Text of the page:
In both my own journey and through my observations of many of the men and women who have come to Where Grace Abounds over the years, I’ve noticed a pattern in which men and women sometimes get caught up. I’ll start with an illustration from my own life to explain.
From an early age, I knew and believed the truth of God’s word. It was pretty much a given in my mind that if God and I disagreed about something, He was right and I was wrong. This wasn’t always an easy reality to accept, but I was young and things seemed fairly black and white to me. With my understanding of scripture, homosexual behavior and lust were clearly spelled out as sinful behaviors. Of course there were times when I thought about what it would be like to have a boyfriend. Yet this type of thinking seemed counterproductive to the goals I had for myself. I was wrapped up in the sins of fantasy and lust which, again, seemed wrong to me. I didn’t always make the best choices for myself. But in my mind at least, the right and wrong of things seemed clear.
It wasn’t until college that my beliefs and convictions about my sexuality were truly tested. Of course this happened when I met a guy. He was more than just an object for my lust and for whom I had real feelings of love. As soon as my emotions got involved, I began to question many, if not all, of my beliefs. “Did God really mean to say what the Bible says about homosexuality? Did the authors of the Bible somehow misunderstand or get things wrong?” My questioning went so far as to ask, “Is there even a God at all?”
For the first time in my life, my heart was sending me a message that conflicted with what I believed to be true.
We see a similar thing happening in heterosexuals as well. How many of our young Christian men and women boldly claim that they are going to wait until marriage to have sex? How many actually make it that long? It seems that many of these men and women even go so far as to move in with their significant other prior to getting married. And to make things even more confusing, these same people seem to “bounce back” to their old belief system about sex outside of marriage as soon as they themselves actually get married. This can sometimes be like the person who quit smoking a long time ago and now is always nagging his smoking friends to quit too.
When the heart and emotions become intensely involved, both God and our theology are often set aside. This is sometimes temporarily, sometimes for longer. So why does this dynamic occur?
Many of us have spent much time doing the type of questioning that I mentioned earlier. “Did God really mean what was written down by men and is now in the Bible?” “What I am doing feels so natural and right, so there must be an explanation which allows for this, right?” But what if we are asking the wrong questions? Perhaps a better question for us to consider is, “Why am I questioning in the first place?”
When compared to the scope of history, the entrance of psychology is a fairly new phenomenon. Like many other “inventions,” it came about because of a need. For many, the expression of emotions (or feelings) was deemed unimportant and unnecessary. I think that most of us would now agree that having and sharing emotions are important. Psychology brought validation to the fact that, in addition to our physical, mental and spiritual natures, we are also emotional beings.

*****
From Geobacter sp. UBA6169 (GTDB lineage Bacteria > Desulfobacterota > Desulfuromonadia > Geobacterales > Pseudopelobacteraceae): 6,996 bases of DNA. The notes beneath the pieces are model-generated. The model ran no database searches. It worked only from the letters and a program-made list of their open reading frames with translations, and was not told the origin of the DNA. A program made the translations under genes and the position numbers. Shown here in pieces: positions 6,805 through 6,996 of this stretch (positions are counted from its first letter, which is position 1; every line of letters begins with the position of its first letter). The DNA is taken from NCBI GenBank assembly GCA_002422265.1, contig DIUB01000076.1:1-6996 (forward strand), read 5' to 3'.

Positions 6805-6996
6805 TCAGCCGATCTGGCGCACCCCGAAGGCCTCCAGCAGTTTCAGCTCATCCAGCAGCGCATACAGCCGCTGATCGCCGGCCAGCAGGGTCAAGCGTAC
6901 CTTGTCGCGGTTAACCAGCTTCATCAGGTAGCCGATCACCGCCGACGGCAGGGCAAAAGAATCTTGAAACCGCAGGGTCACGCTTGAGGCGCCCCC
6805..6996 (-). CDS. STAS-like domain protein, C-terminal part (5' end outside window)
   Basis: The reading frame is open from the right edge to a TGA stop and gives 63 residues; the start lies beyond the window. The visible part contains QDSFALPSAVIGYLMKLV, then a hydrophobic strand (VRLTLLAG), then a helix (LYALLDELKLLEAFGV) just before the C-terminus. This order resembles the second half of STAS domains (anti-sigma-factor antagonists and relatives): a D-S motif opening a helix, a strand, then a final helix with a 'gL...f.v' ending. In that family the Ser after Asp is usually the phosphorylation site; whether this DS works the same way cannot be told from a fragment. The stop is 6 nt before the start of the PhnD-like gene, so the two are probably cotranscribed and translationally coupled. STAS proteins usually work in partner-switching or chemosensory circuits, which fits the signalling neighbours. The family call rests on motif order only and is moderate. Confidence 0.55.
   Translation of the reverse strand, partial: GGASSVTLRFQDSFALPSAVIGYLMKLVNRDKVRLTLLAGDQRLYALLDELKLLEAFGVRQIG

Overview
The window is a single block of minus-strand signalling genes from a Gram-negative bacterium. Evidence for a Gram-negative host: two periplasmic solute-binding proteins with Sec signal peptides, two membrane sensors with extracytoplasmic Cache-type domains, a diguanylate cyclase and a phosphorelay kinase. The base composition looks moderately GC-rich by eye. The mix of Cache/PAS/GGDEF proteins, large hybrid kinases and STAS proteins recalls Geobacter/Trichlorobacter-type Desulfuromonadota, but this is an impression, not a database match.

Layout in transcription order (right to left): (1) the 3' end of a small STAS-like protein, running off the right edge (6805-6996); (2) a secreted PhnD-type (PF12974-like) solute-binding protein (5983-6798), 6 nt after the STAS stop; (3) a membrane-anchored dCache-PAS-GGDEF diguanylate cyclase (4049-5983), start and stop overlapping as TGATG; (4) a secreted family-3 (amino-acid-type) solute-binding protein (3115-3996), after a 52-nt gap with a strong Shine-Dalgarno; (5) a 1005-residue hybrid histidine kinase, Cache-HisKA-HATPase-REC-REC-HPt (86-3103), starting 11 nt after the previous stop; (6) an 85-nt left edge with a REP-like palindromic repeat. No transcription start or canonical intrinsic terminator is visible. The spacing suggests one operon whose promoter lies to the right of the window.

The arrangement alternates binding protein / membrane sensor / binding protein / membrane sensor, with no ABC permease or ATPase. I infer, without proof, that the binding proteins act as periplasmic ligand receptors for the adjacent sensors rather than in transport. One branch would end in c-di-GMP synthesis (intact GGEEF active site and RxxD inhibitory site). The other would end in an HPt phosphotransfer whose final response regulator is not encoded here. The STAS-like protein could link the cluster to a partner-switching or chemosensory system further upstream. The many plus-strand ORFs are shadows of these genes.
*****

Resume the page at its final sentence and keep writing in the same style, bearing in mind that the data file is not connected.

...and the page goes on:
Whereas emotions were ignored for a very long time, it seems that perhaps we have gone to the other extreme now. “My feelings are valid,” has become, “If I feel it, it must be true.” This type of approach to decision making, where emotions are given the greatest emphasis, can similarly lead us astray. Balance is required, with all of our faculties being given a chance to offer input. We have minds in addition to our emotions.
At times, our emotions seem to be the most powerful force within us. This makes sense when this is the area of our life where we are starving for attention. And here lies part of the answer to the question I presented above. “Why are we questioning in the first place?” We question, because we long to have our hearts touched in a way that beliefs and convictions are unable to provide. We question, because we long for the gap between our hearts and minds to be bridged.
When we make a choice to ignore either our heart (emotions) or our mind (beliefs), we choose to shut down a part of who God created us to be. It is in that tension, which often seems “un-understandable,” where we find God. He is the bridge we seek. In our effort to “make sense” of things, we jump to conclusions which remove our need to trust in the God of the universe, our Creator.
Will you believe that God is who He says He is? Can you trust that you are who God says you are? Will you trust Him to feed both your heart and mind?
Executive DirectorIn the spring of 1995, the conflict Roger felt between his faith and his sexuality, as well as an addiction to pornography, led him to WGA. His personal journey has provided him unique insights into sexuality and the pain of adversity, which he shares through his testimony, facilitation of small groups, writing and public speaking. Roger began working with WGA in October of 1996 as the Assistant office Manager. Since that time, he has worn many hats and served in several different positions, including Assistant Program Director and Operations Director. In April of 2007, Roger assumed the position of Executive Director. Roger attended West Texas A&M University, where he studied Music Business. Much of his training has been “on the job,” where he was mentored by the ministry’s Founder, Mary Heathman, and the Program Director, Scott Kingry. He holds a BA from West Texas A&M University. Roger, his wife Jill, and their daughter Julia and son William, attend Celebration Community Church where Jill serves as Associate Pastor.
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